Mashed potatoes.

Mashed Potato

There’s something so homely about mashed potato. It goes on top of shepherds pie, under vegan sausages, and makes up the main ingredient in sizzle-and-squeek. What would life be like without mash?

Serves: 4, or 2 as a main. Prep: 5 minutes. Cooking time: 15-20 + 5 minutes of mashing.
Stores: A day or two in the fridge. (Use left-overs to make potato cakes.)


  • Kettle (optional)
  • Potato peeler (optional)
  • Chopping board
  • Knife
  • Large pot
  • Spoon
  • Collander
  • Large bowl (optional)
  • Potato masher, ricer or electric whisk
  • Half-cup measure, or cup


  • 800 grams potato
  • 1 tablespoon oil or butter
  • 0.25 cup potato water (optional – replace with milk of plain water)
  • 0.25 cup milk, or any dairy-free milk replacement
  • Salt and pepper to taste.


  1. Fill the pot with a couple of litres of boiling water (boil the kettle twice, if using) and set to boil.
  2. Peel the potatoes, if you can be bothered. You can also scrape the potatoes with the knife, or just cut away pieces that don’t look perfect. If you keep the skin on, the mash won’t be as pretty, but it will be even healthier.
  3. Cut the potatoes into inch-size pieces (the smaller the piece, the quicker it cooks).
  4. Put the potatoes into the water (carefully – it’s easy to burn yourself on hot splatter).
  5. Let boil for 15 minutes then check if they’re done. A potato ready for mashing is soft and you can cut it with the back of a knife easily. Catch a large piece with the spoon, stab or cut it with the knife, and decide if it’s done. If not, leave for another five minutes.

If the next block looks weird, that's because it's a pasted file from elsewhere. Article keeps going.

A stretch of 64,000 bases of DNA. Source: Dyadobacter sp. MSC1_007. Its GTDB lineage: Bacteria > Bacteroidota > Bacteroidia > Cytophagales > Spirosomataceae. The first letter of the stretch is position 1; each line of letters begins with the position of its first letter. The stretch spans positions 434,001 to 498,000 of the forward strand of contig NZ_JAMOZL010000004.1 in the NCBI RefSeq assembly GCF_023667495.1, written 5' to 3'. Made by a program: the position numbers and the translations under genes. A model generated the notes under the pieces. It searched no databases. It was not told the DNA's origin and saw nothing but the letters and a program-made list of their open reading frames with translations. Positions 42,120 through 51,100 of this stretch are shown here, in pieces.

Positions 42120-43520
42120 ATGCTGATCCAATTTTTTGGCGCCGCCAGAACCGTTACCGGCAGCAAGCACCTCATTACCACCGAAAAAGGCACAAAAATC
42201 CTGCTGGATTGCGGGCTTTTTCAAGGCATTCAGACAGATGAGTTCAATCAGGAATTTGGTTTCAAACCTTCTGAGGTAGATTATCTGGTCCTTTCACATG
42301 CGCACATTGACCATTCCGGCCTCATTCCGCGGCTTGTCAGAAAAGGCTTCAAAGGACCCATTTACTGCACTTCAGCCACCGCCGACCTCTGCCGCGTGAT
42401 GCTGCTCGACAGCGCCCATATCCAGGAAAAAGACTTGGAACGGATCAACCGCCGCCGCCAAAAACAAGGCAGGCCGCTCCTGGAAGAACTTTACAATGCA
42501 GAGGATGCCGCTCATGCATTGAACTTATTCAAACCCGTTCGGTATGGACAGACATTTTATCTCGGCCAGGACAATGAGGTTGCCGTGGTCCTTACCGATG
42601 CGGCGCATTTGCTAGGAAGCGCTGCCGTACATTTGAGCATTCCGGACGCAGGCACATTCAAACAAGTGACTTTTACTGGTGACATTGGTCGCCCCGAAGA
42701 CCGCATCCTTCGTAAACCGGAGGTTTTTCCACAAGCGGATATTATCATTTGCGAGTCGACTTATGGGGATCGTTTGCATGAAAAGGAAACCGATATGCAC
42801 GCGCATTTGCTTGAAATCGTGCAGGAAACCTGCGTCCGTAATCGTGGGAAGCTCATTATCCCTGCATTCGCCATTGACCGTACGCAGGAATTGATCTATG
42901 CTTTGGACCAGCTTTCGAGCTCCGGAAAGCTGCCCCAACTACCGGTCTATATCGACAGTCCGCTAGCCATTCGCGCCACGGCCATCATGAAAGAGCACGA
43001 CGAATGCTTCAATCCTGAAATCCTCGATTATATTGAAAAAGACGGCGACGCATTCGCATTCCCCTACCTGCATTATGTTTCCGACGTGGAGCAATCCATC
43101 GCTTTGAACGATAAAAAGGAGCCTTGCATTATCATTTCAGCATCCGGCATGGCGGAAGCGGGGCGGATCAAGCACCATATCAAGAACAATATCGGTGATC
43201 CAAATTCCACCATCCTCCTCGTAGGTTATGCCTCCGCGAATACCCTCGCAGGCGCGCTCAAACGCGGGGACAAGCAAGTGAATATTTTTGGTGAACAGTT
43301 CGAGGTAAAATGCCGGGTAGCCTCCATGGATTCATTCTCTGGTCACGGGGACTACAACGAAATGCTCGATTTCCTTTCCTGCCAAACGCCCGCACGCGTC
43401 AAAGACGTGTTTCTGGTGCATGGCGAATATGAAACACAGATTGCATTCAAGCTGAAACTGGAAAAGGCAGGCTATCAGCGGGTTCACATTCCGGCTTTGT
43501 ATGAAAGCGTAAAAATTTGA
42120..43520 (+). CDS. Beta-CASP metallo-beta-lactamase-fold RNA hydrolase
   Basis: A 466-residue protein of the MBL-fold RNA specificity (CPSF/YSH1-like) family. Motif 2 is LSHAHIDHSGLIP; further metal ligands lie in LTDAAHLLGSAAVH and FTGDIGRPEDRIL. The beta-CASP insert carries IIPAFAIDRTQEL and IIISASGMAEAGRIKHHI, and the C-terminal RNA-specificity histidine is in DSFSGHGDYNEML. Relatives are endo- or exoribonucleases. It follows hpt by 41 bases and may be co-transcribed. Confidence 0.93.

6. When the potato is done, place the collander over the large bowl, and drain the potatoes. The reason I like to catch the potato liquid is that it contains a fair amount of starch and potato flavour. It is the perfect liquid to add to the potatoes when mashing.
  7. Put the potatoes back into the pot, but take it off the heat.
  8. Add the water and oil, then mash and mix.
  9. Add the rest of the liquid and mash and mix some more. You have a choice to make here: whether to make it lumpy, fairly or completely smooth. Personally, I like the middle ground.
  10. Season. When it’s to your taste, serve.


  • Mustard mash: Add a tablespoon of whole-grain mustard.
  • Colcannon-ish: Add a couple of leaves of green or white cabbage, finely sliced, and fried separately in a little vegetable oil. Mix with the mash before serving. Colcannon is great in a big heap, with a fried of poached egg on top.
  • Oven-ready: If using the mash to top something that’s going in the oven, like a shepherdspie, add a little more liquid to the mash, and stir in an egg yolk to get really good colour when it cooks.

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